On a Sunbeam by Tillie Walden
Published by Avery Hill Publishing, 2018 (first published in 2016)
My rating: ⭐ ⭐ ⭐
Walden’s science-fiction epic is a graphic novel told across two timelines. The first follows Mia as she befriends and falls in love with Grace, the new girl at school. The second, which plays out simultaneously, follows Mia several years later as she joins the crew of a ship that travels around the galaxy, repairing historic buildings. It becomes clear that she has an ulterior motive, however. Having lost all contact with Grace for more than five years, she wants to find and reconnect with her first love, to make peace with the way they parted company.
I really enjoyed the characters and the story, feeling suitably invested to keep the pages turning with ease. The sense of camaraderie between the crew is great, and the balance of charm and adventure makes for a fun read. The sci-fi society that Walden created is undoubtedly interesting, but I felt the handling of the world-building was underwhelming, failing to capitalise on the narrative’s full potential. There are no men seen or mentioned anywhere in this universe, for example. As a result, everyone’s sexuality appears to be very fluid and open, which I thought was great. However, there are references to Earth, and a very well-handled non-binary character, which means they exist within a society that acknowledges the concept of multiple genders. How and why, then, have they come to exist entirely without men? This is a prime example of an interesting idea that is given no context; the lack of development leaving the reader with unnecessarily distracting questions. Given that the book is approaching 600 pages long, there was ample opportunity to explore these finer details and flesh out the world.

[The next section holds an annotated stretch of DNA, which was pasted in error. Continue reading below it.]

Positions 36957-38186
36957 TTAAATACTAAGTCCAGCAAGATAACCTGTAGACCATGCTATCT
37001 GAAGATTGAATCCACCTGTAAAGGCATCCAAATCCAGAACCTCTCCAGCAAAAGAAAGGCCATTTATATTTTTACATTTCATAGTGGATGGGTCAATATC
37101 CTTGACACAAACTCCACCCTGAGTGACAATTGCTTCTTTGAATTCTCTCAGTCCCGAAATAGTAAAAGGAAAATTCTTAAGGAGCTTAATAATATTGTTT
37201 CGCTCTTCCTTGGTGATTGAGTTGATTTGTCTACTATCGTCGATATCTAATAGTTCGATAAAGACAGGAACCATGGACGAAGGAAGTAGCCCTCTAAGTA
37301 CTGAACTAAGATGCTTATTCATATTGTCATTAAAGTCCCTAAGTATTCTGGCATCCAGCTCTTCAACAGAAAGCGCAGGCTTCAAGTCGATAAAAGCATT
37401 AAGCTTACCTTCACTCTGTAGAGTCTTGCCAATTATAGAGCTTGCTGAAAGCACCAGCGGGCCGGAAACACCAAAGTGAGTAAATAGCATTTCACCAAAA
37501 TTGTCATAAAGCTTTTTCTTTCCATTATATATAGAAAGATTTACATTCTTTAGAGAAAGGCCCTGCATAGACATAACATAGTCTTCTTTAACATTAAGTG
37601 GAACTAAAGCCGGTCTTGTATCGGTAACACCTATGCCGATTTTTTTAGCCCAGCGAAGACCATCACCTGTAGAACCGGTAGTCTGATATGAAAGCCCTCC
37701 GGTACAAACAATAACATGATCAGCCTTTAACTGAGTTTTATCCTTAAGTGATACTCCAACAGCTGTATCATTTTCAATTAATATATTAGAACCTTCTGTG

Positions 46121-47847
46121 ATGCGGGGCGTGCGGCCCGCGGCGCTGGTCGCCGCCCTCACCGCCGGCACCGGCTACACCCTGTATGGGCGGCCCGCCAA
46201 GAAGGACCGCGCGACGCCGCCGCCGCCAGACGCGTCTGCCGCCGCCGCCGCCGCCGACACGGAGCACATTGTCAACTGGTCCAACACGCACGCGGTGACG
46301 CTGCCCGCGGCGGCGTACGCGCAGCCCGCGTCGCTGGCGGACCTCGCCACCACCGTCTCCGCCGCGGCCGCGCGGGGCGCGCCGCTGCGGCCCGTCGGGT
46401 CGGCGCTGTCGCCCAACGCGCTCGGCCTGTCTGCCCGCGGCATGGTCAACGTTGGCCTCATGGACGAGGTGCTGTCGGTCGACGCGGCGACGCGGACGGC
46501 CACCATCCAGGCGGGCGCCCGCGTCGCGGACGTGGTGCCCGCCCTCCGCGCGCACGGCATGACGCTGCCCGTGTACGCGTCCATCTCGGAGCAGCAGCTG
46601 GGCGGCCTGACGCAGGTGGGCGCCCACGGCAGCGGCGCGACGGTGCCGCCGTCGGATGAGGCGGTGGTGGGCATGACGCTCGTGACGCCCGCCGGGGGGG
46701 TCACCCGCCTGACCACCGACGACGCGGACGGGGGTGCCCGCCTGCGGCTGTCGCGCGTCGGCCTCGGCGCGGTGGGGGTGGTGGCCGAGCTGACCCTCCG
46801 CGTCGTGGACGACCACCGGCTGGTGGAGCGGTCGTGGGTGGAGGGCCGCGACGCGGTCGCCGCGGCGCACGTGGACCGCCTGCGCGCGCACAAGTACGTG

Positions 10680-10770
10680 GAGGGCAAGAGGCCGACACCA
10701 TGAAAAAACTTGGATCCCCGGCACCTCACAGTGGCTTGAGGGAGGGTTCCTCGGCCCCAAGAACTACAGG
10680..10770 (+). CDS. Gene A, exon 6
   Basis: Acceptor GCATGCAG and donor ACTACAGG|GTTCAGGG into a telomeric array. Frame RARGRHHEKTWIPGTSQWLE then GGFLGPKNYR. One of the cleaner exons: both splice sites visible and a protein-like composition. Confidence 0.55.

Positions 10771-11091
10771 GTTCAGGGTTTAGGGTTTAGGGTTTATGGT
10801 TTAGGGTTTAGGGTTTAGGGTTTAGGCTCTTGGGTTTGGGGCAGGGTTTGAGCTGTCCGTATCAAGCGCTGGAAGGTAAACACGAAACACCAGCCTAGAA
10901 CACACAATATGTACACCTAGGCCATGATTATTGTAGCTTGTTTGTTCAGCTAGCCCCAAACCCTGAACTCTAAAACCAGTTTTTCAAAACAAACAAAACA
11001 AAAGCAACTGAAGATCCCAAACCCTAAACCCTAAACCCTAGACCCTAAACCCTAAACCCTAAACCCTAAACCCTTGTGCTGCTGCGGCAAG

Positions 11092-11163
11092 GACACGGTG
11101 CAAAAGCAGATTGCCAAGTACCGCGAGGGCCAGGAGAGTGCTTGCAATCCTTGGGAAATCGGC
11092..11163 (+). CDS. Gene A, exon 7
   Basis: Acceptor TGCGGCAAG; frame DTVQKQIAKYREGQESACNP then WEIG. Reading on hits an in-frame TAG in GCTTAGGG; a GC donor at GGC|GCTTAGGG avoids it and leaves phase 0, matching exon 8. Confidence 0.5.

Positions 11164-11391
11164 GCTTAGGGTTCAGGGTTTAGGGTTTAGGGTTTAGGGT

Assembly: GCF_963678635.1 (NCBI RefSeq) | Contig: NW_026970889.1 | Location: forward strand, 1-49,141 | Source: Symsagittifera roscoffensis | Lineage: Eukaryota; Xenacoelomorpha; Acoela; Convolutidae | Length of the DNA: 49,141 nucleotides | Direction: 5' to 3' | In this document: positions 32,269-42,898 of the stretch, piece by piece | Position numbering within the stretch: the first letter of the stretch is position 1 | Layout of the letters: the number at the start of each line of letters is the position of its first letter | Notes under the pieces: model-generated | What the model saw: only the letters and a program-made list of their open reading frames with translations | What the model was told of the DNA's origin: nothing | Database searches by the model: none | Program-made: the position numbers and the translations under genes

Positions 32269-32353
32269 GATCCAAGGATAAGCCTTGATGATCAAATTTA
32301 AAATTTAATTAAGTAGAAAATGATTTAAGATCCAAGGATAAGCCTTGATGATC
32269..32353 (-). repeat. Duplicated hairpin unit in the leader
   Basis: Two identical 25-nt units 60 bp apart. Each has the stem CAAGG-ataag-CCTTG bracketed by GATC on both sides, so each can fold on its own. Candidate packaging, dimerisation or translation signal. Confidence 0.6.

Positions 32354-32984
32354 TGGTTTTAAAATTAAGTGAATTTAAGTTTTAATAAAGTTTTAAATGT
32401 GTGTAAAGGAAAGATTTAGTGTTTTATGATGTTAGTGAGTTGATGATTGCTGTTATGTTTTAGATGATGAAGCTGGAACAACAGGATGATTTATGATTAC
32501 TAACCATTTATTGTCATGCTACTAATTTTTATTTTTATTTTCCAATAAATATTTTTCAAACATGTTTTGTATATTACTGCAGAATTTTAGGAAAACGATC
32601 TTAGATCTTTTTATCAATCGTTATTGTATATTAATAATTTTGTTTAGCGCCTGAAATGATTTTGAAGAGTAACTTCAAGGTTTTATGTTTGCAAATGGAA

In terms of the visuals, there are, again, some very interesting ideas, and I loved the colour palette. I would describe the art style as a little ‘busy’, however. Coupled with a not particularly detailed finish, this left certain characters, objects and goings on somewhat difficult to decipher, particularly during action sequences. The text is also very small. This didn’t bother me, personally, but I can see a lot of people having to strain their eyes to be able to read it.
An altogether easy and enjoyable reading experience that was worth the time, if not as well executed as it could have been.
If you’d like to pick up a copy of On a Sunbeam, you can find it on Book Depository by clicking here. If you’ve already read it, I’d love to hear your thoughts!